I have no doubt that more differences will make their appearance the longer I’m here, but those are the most obvious ones I’ve noticed so far.

I’m Alive, Just Lazy

HB, the furry kids, and I have all made it safely to Germany. We’ve actually been here for a little over two weeks. I’ve just been lazy so I haven’t uploaded. Well, that, and our AirBnB doesn’t have internet so we’re running off my phone’s hot-spot. It isn’t exactly ideal, but it’ll do in a pinch. I’m firmly planted in the honeymoon phase of our move, and probably will be for some time. I have no doubt that homesickness will eventually show it’s ugly face, but as of right now it’s nowhere in sight. Most likely because it still just feels like we’re visiting.

Life has been a lot less stressful since our move. Almost anything would be less stressful than our last week, hell, the last three days, of our time in the U.S. We sold or donated everything we could, packed up our house, and moved to Germany in three days. It was chaos, and just all around awful. But it’s all water under the bridge now, and we can both focus on other things. Like the blog! So far I’ve got a list of post ideas, and a couple already scheduled. I look forward to getting back into the swing of things. I’ve needed to do something creative for a while, and I’ve been neglecting the blog for far too long. For those that have stuck around: Thank you! Hopefully you’ll stick around for a while longer.

There are officially 12 days until we leave. I have avoided blogging, because, honestly, I haven’t been in the best place mentally. I have been in panic mode. I’ve felt like I was going to get sick for days, my heart has constantly been racing, and I have cried over anything, everything, and even over nothing. Suffice it to say, I am a train wreck of a person, and I think it’s time I’m finally open and honest with myself, and others.

I am terrified. Like knee shaking, voice cracking, horror movie terrified. And it is exhausting. I know that moving will be fun, and once things settle down I will be okay. But getting there is going to be a beast.

It also doesn’t help that we still have so much to do. HB has been in and out of town because of his job for the past six months, or so, which really isn’t conducive to moving furniture and the like. But, it is what it is. He’ll be home again soon so we’ll be able to knock it out. I must say, HB is fantastic and working under pressure. I end up ugly crying in a corner while he’s a one man powerhouse just trucking away at whatever needs to be done. I am convinced that I have been more of a hindrance to this move, rather than a help. But there are only twelve more days, and then we’ll be on to the next phase of our move: Air B&B life until our apartment is free. Until then I’m just going to multi-task by ugly crying and doing everything else for the move….that’s in twelve days. Everything is fine. No need to panic…I say as I’m panicking.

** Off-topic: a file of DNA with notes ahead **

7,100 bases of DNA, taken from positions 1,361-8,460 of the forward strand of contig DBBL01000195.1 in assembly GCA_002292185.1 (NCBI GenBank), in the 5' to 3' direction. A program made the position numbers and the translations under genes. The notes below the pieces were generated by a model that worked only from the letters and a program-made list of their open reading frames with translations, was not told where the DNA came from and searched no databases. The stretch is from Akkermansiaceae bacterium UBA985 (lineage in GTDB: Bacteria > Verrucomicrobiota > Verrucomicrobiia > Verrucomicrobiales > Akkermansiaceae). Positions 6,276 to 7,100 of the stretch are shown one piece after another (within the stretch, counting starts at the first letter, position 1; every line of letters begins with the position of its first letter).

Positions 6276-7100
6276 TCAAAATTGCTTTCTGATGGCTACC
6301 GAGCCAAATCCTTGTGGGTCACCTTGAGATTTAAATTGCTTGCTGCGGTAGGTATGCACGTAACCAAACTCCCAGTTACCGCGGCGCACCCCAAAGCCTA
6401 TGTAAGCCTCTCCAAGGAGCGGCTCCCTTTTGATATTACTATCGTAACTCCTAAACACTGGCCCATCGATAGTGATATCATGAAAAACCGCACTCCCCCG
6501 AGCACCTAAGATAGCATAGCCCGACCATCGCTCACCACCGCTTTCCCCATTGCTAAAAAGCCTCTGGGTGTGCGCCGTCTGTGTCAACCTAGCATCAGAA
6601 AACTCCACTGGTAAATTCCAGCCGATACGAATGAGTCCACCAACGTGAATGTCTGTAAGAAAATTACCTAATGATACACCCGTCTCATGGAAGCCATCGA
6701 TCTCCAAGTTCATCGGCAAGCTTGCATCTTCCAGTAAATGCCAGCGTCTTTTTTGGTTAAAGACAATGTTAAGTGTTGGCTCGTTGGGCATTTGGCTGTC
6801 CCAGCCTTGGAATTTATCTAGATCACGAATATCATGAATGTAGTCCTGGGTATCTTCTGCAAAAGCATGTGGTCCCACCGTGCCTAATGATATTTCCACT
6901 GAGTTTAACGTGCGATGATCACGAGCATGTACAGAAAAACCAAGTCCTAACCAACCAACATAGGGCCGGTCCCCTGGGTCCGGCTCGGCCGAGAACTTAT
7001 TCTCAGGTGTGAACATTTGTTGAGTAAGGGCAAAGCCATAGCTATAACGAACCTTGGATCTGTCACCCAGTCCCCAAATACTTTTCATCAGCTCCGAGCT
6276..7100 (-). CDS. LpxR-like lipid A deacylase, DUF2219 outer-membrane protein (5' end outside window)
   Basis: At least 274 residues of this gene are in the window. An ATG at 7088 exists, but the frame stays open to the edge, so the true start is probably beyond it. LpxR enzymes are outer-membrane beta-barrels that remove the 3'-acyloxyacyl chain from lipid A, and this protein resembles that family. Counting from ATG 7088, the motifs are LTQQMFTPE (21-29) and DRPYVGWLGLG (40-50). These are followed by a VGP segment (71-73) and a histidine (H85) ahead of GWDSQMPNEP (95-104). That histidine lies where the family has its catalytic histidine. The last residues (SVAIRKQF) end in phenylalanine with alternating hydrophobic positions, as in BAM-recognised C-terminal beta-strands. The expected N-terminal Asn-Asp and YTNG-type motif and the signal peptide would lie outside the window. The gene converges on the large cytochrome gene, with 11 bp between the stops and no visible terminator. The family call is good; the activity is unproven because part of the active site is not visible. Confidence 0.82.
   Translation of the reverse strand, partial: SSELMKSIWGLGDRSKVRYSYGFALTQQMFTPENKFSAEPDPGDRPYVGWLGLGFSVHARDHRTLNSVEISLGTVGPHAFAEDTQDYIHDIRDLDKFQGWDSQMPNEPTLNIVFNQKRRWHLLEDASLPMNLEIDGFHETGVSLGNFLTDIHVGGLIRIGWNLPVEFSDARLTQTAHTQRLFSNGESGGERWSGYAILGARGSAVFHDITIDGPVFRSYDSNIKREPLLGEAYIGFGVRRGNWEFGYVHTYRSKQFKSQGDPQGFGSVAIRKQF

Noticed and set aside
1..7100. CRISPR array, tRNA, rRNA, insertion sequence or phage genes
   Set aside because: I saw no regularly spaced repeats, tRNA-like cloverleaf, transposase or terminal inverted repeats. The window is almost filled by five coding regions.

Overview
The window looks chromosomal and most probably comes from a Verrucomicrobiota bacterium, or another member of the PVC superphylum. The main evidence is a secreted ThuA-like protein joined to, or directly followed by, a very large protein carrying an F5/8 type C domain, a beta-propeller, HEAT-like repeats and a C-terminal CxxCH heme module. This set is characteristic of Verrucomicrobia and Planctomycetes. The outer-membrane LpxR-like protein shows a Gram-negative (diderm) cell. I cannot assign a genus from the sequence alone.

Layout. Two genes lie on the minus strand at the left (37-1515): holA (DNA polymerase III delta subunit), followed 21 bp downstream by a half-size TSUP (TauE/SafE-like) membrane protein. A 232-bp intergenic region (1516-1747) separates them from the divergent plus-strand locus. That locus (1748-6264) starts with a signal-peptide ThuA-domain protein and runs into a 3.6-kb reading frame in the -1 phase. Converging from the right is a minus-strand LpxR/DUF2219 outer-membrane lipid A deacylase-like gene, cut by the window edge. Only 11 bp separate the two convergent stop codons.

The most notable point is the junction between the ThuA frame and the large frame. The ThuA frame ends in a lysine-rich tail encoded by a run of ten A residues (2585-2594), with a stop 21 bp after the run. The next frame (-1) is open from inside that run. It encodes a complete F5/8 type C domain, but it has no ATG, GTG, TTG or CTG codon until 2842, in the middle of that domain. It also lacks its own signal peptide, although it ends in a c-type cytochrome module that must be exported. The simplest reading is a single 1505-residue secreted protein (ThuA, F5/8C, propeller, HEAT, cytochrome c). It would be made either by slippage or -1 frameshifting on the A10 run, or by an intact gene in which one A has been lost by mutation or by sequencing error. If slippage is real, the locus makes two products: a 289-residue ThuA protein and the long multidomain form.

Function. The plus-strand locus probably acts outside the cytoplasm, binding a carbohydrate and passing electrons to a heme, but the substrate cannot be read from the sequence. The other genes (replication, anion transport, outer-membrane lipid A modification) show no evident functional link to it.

Brittany explores Georgia: Providence Canyon

Last weekend HB, Nyx, and I found ourselves in the back of my parent’s loaner car heading to Providence Canyon State Park for my step-dad’s birthday. Providence Canyon, also called “the little Grand Canyon,” is about a 45-50 minute drive south of Columbus, Georgia, not Ohio. It is an absolutely stunning sight, but unlike the actual Grand Canyon, it isn’t made out of rock. It’s actually made out of topsoil, clay, and sand. Water did have an important role in the creation of both canyons, though. Where it took millions of years for a river to carve out the Grand Canyon, it took what must feel like the blink of an eye for erosion–thanks to poor farming–to wash away the loose soil and create the canyon we see today in Georgia. I would be lying if I said I knew any of this before visiting the canyon. I, along with the rest of my family, thought it was a purely natural rock formation exactly like the Grand Canyon just in Georgia._DSC2583_DSC2576

Even if it’s not as awe inspiring as I would assume the Grand Canyon is, it’s still a breathtaking view. Especially when you think about how quickly it was formed in comparison to its larger, more solid cousin. I think it should also be noted that as beautiful as the canyon is, it should also be a reminder to take care of the land because if we don’t there can be drastic consequences…at least this one is nice to look at. We lose nothing by taking care of the place we live.

If you’re in the area, or like my parents and want to visit Georgia’s historical sites, I definitely recommend visiting the park. Although, I would consider waiting until it isn’t hot enough to melt your face off. Also, it should be noted that the floor of the canyon is wet and sandy–two things that never mix well–so be sure to wear shoes you don’t mind getting dirty. And don’t be like one lady we saw and wear fancy sandals. You will regret it.